If you’re into mysteries, there’s certainly no shortage of them around the world. Enjoying them is one thing, solving them is quite another.... Mysterious hounds and mysterious criminals certainly help keep our minds razor sharp as well as entertained. Yet, perhaps the biggest mystery in the world today involves - pension plans. Many people have them, and most people fully know what their eventual pension payout will be. Unfortunately, the average person doesn’t know how their pension plan is actually taped together, and fewer still, appreciate that the “promise” of their “eventual pension payout” is not as guaranteed as they may believe.
...while the media gets overly excited about monthly job growth, the reality is that job growth has been little more than just a function of overall population growth. This isn't something the fosters long-term economic expansions that generate higher levels of prosperity... and if you think low interest rates necessitate high stock prices, that wasn't the case in the 1940s when interest rates were low and stock prices were below their long-term average relative to past earnings.
Ten Members of the U.S. Congress – along with 32 of their staff members – received secret payments from Azerbaijan’s state-owned oil company to travel to Baku in 2013, to cover the cost of travel, including souvenirs of “silk scarves, crystal tea sets and Azerbaijani rugs.”
A look at the drivers for the week ahead.
There is a financial crisis on the horizon. It is a crisis that all the Central Bank interventions in the world cannot cure. It is a financial crisis that will continue to change the economic landscape of America for decades to come. No, we are not talking about the next Lehman event or the next financial market meltdown. Although something akin to both will happen in the not-so-distant future. It is the lack of financial stability of the current, and next, generation that will shape the American landscape in the future.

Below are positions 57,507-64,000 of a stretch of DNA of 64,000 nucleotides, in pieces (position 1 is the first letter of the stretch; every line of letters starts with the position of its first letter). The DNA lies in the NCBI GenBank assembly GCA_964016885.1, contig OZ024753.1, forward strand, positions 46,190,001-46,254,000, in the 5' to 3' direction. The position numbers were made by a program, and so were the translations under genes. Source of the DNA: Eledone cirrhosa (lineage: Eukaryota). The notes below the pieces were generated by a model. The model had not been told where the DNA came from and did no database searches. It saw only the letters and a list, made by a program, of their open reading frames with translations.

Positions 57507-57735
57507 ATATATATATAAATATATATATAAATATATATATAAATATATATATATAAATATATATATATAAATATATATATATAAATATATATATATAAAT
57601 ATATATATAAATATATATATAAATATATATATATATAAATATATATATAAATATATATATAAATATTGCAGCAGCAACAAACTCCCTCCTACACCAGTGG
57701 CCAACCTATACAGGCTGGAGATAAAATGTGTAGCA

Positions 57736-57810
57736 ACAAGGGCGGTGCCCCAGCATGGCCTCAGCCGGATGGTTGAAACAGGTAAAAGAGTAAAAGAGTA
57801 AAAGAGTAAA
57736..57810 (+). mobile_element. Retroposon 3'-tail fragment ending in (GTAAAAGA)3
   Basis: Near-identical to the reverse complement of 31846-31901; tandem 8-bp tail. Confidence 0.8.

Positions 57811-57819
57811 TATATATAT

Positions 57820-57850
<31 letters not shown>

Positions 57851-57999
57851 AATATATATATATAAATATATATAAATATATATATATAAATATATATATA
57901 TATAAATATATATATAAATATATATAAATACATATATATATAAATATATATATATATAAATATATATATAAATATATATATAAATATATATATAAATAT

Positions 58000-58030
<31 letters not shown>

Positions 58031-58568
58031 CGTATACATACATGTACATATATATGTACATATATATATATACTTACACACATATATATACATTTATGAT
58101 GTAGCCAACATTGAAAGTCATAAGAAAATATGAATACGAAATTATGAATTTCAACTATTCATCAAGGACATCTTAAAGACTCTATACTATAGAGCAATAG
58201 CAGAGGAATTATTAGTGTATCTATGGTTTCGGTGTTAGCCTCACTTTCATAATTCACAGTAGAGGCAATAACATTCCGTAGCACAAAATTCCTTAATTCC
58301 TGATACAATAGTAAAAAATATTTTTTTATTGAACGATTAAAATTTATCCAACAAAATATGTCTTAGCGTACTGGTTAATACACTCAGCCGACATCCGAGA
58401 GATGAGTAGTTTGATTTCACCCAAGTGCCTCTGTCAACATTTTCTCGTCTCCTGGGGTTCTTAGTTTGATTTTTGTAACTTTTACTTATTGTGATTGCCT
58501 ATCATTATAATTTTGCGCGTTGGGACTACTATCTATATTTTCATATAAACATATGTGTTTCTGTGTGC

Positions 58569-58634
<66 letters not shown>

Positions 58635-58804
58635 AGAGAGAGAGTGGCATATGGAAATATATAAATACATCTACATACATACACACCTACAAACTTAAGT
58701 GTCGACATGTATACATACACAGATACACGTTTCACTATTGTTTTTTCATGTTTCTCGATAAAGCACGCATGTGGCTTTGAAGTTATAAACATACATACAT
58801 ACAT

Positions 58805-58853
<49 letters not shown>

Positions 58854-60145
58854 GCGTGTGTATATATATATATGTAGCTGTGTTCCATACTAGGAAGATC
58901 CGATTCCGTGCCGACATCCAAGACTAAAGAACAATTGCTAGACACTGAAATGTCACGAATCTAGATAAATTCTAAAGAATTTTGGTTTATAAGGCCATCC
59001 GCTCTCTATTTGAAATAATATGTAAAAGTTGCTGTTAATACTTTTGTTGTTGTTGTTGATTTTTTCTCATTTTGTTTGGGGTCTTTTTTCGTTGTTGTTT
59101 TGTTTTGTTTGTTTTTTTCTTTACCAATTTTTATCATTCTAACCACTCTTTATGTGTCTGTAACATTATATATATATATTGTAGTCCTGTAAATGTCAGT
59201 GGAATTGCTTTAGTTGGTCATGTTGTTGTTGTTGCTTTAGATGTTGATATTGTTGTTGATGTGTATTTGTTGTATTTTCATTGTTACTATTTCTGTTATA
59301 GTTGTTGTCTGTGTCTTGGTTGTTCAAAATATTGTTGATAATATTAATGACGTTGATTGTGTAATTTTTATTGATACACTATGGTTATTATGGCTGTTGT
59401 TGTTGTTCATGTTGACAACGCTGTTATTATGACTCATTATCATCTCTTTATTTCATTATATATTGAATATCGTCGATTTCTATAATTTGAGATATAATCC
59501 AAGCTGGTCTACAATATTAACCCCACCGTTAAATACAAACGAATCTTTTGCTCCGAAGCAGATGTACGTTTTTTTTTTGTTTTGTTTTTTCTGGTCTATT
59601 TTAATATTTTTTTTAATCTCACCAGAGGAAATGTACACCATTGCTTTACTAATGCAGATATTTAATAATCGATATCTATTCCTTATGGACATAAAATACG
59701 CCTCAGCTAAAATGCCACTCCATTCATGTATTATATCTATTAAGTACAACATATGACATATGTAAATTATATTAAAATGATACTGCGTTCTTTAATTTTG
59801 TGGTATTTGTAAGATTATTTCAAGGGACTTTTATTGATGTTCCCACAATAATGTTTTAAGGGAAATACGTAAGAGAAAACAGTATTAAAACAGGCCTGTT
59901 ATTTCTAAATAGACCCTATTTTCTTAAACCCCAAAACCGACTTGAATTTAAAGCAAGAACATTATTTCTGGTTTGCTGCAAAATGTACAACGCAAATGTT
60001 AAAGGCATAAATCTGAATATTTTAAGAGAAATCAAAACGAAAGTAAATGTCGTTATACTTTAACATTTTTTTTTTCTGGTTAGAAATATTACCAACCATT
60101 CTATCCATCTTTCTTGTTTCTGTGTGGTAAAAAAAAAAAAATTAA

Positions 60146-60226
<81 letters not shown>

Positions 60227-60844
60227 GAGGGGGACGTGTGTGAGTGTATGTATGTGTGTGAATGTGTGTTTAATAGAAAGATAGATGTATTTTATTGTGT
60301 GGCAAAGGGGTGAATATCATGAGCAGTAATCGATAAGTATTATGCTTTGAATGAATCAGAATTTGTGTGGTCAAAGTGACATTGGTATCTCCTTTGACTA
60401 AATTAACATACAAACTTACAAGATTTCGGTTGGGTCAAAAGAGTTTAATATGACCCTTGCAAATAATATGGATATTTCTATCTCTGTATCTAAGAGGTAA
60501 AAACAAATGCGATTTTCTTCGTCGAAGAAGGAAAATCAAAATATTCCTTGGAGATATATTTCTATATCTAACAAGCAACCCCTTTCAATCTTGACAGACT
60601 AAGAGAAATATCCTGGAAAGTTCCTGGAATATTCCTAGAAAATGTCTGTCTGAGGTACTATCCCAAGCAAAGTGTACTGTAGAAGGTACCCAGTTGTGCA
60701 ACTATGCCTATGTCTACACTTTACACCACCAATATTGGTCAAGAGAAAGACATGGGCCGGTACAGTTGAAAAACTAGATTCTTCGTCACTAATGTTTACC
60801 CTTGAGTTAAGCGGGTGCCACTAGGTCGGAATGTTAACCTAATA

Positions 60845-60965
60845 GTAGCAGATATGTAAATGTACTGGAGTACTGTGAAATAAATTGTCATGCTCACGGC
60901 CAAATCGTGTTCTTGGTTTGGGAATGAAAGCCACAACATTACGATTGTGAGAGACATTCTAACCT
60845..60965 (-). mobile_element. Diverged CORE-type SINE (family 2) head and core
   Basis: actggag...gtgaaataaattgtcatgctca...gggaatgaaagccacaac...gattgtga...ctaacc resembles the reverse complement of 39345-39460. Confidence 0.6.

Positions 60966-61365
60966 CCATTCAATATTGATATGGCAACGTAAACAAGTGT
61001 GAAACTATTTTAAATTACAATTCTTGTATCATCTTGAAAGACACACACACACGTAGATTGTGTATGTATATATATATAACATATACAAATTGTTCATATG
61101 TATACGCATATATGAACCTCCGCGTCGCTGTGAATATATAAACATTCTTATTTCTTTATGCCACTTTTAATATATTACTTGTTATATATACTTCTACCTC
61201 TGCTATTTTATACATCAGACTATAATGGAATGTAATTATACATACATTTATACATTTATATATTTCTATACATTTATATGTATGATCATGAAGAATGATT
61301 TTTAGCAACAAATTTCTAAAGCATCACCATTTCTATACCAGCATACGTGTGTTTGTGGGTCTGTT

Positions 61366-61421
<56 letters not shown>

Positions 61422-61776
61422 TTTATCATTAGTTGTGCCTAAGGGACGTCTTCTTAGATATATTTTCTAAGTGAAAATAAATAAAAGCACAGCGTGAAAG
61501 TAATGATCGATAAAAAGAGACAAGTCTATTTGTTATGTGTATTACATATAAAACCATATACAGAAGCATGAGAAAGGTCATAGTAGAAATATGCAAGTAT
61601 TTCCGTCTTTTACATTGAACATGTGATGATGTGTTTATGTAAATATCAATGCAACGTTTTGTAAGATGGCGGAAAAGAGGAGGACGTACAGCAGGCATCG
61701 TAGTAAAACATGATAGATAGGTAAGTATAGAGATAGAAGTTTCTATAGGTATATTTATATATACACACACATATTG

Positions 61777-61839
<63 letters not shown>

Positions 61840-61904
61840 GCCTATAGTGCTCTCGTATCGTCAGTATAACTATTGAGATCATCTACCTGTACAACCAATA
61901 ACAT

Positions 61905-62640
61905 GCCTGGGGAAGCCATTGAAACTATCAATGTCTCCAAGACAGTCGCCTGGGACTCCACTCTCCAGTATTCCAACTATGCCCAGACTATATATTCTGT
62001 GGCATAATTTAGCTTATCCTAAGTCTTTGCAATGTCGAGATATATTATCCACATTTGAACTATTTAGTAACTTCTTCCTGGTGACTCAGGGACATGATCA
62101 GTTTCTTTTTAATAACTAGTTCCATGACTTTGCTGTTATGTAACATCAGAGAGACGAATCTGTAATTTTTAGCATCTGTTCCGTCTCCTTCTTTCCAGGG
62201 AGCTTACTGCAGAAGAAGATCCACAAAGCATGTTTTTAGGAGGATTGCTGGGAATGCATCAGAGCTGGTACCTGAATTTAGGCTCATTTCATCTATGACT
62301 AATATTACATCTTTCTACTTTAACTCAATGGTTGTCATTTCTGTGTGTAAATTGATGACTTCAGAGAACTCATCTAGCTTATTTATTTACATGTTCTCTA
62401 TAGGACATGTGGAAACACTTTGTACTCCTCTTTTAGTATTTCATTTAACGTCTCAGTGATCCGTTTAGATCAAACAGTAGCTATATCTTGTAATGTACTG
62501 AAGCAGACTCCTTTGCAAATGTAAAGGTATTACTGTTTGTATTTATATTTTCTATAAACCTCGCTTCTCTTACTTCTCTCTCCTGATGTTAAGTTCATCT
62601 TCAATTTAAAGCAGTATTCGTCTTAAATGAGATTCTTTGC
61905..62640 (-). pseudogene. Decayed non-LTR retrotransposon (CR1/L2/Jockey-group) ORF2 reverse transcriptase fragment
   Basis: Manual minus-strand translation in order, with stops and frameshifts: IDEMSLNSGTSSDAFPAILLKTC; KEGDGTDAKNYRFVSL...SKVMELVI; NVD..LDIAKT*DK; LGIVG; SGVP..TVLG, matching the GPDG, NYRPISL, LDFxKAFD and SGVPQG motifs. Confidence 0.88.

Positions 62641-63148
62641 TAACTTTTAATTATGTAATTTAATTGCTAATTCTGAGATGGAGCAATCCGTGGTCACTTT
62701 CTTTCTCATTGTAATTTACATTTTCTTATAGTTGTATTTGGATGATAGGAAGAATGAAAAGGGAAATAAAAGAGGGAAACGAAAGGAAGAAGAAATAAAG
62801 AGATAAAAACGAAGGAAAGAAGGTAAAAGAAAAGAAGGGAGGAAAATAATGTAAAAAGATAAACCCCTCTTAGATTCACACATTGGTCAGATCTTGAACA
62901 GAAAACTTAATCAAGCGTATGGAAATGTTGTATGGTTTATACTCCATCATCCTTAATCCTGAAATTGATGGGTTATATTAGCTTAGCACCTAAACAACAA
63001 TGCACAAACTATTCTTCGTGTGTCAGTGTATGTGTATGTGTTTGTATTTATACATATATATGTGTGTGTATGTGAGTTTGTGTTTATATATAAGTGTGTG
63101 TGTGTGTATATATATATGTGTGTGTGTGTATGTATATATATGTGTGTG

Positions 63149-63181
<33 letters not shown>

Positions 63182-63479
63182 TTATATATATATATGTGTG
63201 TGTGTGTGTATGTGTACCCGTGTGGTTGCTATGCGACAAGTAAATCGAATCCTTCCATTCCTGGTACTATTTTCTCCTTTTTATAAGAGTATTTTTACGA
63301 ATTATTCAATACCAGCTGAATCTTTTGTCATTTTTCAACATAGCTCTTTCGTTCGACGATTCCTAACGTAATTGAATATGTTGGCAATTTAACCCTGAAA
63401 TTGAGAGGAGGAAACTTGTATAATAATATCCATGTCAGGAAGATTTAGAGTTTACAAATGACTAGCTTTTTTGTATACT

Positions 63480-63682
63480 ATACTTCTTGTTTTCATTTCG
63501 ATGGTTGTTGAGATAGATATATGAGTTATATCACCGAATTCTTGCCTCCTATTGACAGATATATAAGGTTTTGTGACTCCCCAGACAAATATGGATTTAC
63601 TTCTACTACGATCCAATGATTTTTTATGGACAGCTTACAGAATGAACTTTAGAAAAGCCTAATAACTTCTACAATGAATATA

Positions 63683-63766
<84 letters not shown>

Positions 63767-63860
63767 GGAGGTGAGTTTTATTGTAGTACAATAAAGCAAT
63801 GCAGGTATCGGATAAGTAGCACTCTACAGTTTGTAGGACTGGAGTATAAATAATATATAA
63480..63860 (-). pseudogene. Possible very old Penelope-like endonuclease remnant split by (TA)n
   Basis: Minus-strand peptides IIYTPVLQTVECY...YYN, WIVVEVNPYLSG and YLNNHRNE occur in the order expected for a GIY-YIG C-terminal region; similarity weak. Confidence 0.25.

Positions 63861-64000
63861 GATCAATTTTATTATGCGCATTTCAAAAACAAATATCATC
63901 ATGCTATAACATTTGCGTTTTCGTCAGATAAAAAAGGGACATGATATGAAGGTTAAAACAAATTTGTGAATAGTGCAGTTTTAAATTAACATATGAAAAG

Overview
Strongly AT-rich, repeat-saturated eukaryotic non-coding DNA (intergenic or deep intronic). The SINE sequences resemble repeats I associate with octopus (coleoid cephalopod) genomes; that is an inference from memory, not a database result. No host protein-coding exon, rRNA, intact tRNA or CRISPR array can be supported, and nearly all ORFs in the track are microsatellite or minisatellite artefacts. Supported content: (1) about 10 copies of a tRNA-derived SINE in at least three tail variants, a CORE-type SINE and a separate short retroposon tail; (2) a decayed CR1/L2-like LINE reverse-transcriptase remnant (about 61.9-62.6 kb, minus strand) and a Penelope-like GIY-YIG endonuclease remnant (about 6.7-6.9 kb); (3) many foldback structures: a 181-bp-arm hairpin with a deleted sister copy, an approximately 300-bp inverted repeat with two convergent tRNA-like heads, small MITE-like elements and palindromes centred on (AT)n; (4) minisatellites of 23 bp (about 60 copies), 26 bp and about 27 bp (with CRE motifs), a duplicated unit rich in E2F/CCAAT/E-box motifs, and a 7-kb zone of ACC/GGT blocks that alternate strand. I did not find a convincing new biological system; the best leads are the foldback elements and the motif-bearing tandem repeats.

84% of JPMorgan’s 10-year long-term mutual fund AUM is ranked in the top two quartiles, while 70% and 81% of JPM US equity mutual funds have outperformed their benchmark on a 1- and 3-year timeframe, respectively according to an investor presentation. In last year’s presentation, the bank cited Morningstar and Lipper (who know a thing or two about calculating mutual fund returns) as sources. The only problem is that it later turned out that Morningstar and Lipper had no idea how JPM calculated the returns.
As the dash-for-trash continues in US equities, Neuberger Berman sums up the state of investing currently, "there has certainly been little reward for owning high-return, superior business models that are conservatively financed," as Bloomberg notes, Fed policy has had the “unintended consequence” of boosting the stocks of companies with heavy debt and little or no earnings. Typically after a recession, such companies lose out to firms that generate more cash and have better balance sheets; this time, no “Darwinian” shakeout happened and low-quality stocks ruled. Managers say they haven’t changed, the market has.